A great and terrible plague

When David counted

It occurred to me the other evening, or perhaps it was morning, evenings and mornings rapidly roll into one another, that after David had conducted a census of the people that there had been a plague, the proportions of which I could not remember. It is recorded for us in chapter 24 of the second book of Samuel. In the light of the pestilence that faces us I thought I should look it up.

David in conducting a census had done wrong, not because the census in itself was wrong but because David had succumbed to pride, pride in his own rule of Israel, and pride in Israel. He had forgotten the Lord. He understood this no sooner had the partial results of the census been delivered to him and he sought forgiveness. The prophet Gad came to him to offer him three things: famine for three years, war (and defeat in battle) for three months or plague for three days. David did not make a choice, but rather fell on the mercies of God and asked of Gad that he fall into the hands of the Lord rather than the hands of men. So the matter was settled and the land would suffer three days of plague. In three days seventy thousand men died. It is fair, I think, to assume that these were fighting men as the census was only of the number of them. The count had been around 1.2-1.5 million. In three days about one in twenty had died. That was quite some plague.

On the third day Gad instructed David to build in Jerusalem an altar to the Lord on the threshing floor of a gentleman called Araunah. This David did. He paid a good price for the land and its equipment and offered there burnt offerings to the Lord. The Lord heard David’s prayer and at that time the plague was brought to an end. The destroying angel was told to restrain his hand and return his sword to its sheath.

We understand that the land which David bought would become the site of the temple which Solomon built. A thousand years later another sacrifice would be made on a nearby hill which would stem an even greater plague.

David had forgotten the Lord. In the pride he had in his achievements he turned away. The Lord is however merciful, and David was brought to repent, though it was not to be without no cost to his people. David threw himself upon the mercy of the Lord, and in obedience and reliance upon him offered an appropriate sacrifice. I am not one who looks into the book of Revelation and to say: Oh look, this is this and that is that. The trumpets sound, and the bowls are poured out. We live in a world where the trumpets sound each day – John Dunne put it:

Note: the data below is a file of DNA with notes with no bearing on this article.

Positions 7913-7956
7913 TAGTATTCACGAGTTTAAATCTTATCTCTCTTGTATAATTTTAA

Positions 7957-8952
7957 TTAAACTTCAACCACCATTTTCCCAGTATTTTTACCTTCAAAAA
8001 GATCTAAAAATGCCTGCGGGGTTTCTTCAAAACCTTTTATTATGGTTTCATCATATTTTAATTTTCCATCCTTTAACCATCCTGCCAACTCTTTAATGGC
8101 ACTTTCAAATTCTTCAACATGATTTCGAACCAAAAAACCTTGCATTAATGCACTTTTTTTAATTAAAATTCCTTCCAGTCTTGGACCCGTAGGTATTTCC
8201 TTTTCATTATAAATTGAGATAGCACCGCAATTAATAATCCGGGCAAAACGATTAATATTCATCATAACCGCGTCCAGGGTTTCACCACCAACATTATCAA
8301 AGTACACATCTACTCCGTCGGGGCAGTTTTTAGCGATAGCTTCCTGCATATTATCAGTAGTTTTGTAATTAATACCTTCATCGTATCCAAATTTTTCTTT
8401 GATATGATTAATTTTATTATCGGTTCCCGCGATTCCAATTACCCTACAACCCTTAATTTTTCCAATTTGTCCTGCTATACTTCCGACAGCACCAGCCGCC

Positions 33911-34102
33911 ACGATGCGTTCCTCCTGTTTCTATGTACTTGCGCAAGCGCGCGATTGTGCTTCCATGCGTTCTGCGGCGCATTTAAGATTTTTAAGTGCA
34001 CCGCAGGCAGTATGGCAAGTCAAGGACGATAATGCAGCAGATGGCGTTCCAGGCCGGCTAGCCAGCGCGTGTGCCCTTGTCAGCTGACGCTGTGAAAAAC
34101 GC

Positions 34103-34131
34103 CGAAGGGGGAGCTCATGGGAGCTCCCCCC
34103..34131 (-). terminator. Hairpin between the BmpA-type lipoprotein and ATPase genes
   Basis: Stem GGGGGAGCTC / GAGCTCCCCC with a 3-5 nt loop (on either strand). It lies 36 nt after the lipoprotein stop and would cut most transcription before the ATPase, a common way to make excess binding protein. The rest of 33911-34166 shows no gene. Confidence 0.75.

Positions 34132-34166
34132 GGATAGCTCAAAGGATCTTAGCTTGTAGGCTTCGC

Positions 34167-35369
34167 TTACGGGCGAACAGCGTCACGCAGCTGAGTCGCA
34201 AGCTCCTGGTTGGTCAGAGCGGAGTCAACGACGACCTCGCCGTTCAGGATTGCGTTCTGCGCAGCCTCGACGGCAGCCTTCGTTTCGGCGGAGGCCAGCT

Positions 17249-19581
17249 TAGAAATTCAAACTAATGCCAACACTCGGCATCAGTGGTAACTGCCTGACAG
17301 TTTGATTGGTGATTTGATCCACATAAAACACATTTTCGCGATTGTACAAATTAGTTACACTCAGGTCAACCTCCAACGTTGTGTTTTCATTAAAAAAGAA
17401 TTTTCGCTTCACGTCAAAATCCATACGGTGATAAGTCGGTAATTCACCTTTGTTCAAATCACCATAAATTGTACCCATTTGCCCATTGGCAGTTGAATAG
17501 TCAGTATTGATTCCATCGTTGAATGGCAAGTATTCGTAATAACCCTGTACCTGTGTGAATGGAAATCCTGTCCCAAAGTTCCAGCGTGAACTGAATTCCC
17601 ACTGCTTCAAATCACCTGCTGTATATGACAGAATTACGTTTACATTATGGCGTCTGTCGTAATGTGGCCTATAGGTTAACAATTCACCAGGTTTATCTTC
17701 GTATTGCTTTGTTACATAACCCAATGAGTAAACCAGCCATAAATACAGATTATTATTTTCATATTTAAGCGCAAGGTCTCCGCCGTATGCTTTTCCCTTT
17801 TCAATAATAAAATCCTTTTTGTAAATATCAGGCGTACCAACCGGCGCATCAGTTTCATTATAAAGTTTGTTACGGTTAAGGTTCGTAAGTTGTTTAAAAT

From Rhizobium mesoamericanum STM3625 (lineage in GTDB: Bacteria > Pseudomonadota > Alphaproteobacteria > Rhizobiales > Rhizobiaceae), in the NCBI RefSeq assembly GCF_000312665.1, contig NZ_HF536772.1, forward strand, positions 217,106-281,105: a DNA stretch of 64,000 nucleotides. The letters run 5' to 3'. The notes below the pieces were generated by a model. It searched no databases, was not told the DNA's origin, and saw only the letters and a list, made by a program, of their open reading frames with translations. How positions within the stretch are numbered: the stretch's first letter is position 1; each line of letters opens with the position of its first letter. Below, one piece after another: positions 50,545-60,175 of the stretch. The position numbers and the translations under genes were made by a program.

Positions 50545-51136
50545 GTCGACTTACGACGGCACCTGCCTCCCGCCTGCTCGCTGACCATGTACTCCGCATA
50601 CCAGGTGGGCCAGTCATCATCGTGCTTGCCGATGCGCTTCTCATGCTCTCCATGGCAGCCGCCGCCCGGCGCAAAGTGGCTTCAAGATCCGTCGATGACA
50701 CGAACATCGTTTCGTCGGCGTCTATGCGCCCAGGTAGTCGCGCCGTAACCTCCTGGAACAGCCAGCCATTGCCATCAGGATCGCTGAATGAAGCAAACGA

Never send to know for whom the bell tolls, it tolls for thee.

Plague and pestilence are neither novel nor unexpected, but the severity of them may be. We are faced with a severe plague, perhaps not so severe, though we have only seen the beginnings of it yet, as the great plagues of history, and nothing yet like the pestilence that David saw, but do we hear the trumpet in the plague? Do we hear the warning? Or are we like David so proud of our own achievements that we forget the Lord? The trumpet is sounding, but we still are not woken up. We only need to look at how little notice many have taken of the warnings of our governments to see how little notice is taken of the trumpet sounding.

David’s sacrifice did not actually stem the plague in his day. It was the mercy of the Lord that brought it to an end. But David’s sacrifice did prefigure the sacrifice of the one who now sits upon his throne, the Lord himself our Jesus, the Messiah. I mentioned that above that that sacrifice would stem a greater plague, the plague that has a hundred percent mortality. It is this plague that causes us to forget him, that causes us not to want to know him, that causes so much destruction, despair, and damage in this world, in our own lives and in other people’s lives by what we do and say. It is sin. Jesus died at the hand of both Jew and Gentile for the sins of the world. That he rose from the dead confirms that his sacrifice was accepted and we, you and I, may have peace with God and eternal life in him. And more, we can look forward to a resurrection like his, where we shall receive bodies which do not suffer the weaknesses of our present bodies.